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Every photographer, whether you are a professional, an amateur hobbyist or a student at college, needs a portfolio of their work that represents the very best of their photography.
This allows you to quickly send new clients, potential exhibitions and other contacts your work in a prepackaged form. Without a portfolio you’d have to search through your files and put together a selection of your work, and while you can tailor your portfolio for different projects, it’s so helpful to have one to hand any time the need to share your work arises.
When you’re putting together your portfolio you always want to make sure it’s unique, stands out and represents the highest quality of your work. That said, there are universally applicable considerations that should always be taken into account while you’re putting yours together. What Should You Keep in Mind While Creating Your Photography Portfolio?
What Format Should Your Portfolio Be?
Before you can start selecting images and building your portfolio you need to consider what type of format it will be in. With modern technology, most people have an online portfolio. This is extremely useful because you can easily share it on social media, send the link by email or else direct interested parties to the website on which it’s hosted.
The best way to set up your digital portfolio is to create your own website that is dedicated to your photography and creative projects. You can then host your portfolio on your website. It’s very easy and cost effective to build your own website and with so many excellent platforms, including WordPress, you don’t even need to have coding skills to create a professional looking website.
However, as well as having a digital portfolio you might want to consider having a physical version of it too. This is more expensive to create, as a result of the associated printing costs, however, if you’re meeting clients or other people in person then being able to go through a physical portfolio can make a huge difference to the outcome of your meeting.
Ultimately, you’re going to want to have a digital portfolio and a physical one. The digital version will be much easier to update and modify as your career progresses and realistically it’s how you’ll get your work in front of most people.
What are Your Goals?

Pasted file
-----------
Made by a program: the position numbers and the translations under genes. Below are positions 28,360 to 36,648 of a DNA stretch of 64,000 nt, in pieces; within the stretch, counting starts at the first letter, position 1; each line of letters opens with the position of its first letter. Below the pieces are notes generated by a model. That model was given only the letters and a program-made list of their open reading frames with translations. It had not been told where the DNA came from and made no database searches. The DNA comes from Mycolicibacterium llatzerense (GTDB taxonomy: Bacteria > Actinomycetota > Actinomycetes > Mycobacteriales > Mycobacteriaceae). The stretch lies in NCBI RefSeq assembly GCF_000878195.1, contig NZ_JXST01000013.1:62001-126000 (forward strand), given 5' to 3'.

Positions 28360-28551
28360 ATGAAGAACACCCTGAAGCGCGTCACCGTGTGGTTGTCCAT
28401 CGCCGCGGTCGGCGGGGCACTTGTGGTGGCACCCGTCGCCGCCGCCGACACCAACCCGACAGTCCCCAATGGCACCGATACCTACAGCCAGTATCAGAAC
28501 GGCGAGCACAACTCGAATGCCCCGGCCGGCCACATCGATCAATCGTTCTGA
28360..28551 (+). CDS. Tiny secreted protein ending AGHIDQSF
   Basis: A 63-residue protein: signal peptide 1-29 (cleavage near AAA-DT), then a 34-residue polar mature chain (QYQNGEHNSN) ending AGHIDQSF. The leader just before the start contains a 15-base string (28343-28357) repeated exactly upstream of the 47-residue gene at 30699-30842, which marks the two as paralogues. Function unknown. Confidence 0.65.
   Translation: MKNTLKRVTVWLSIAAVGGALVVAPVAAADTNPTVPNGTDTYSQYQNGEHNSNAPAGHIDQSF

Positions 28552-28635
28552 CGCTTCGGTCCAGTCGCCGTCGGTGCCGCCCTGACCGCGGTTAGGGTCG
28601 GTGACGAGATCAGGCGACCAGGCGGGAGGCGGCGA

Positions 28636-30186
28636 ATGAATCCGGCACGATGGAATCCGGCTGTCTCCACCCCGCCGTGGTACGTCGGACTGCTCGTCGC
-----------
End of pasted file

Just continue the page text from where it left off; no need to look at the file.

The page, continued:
When you put together your portfolio you should always keep your aims and goals at the forefront of your thoughts. Are you going to use your portfolio to advertise your services to potential clients or are you applying for a specific job or exhibition opportunity? Do you need to make a portfolio to help you get into college or university?
Depending on the purpose of your portfolio you’ll have to tailor it to your needs. If you’re going to be applying for college then you may want to represent as broad a selection of your work as you can whereas if you are going to be using it to advertise your work as a portrait photographer then you want the portfolio to be specific to that.
Before you create your portfolio do a little bit of research to find out what you should be presenting to help you achieve the outcomes that you want.
- The Audience: As your career develops so will your target audience. This has to be reflected in your portfolio and that means you’ll have to be prepared to update it over time. Always keep your audience in mind and avoid the temptation of just putting your own personal favorite photos in your portfolio! Once you’ve built your website you can also divide it into sections that reflect different aspects of your interests in photography but your portfolio itself should always be carefully constructed to have the biggest possible impact on your target audience.
- Study the Work of Others: A good way to get a sense of what you should be including in your portfolio is to study how other photographers in your genre are making their portfolios. This will help you to get an instant straw poll on what works and what doesn’t and although you should always try to go over and above the competition it’s a great technique to quickly give yourself a framework within which to get started. Identifying how your peers have presented their work will give you inspiration and a well researched backdrop against which you can make your own portfolio stand out from the crowd.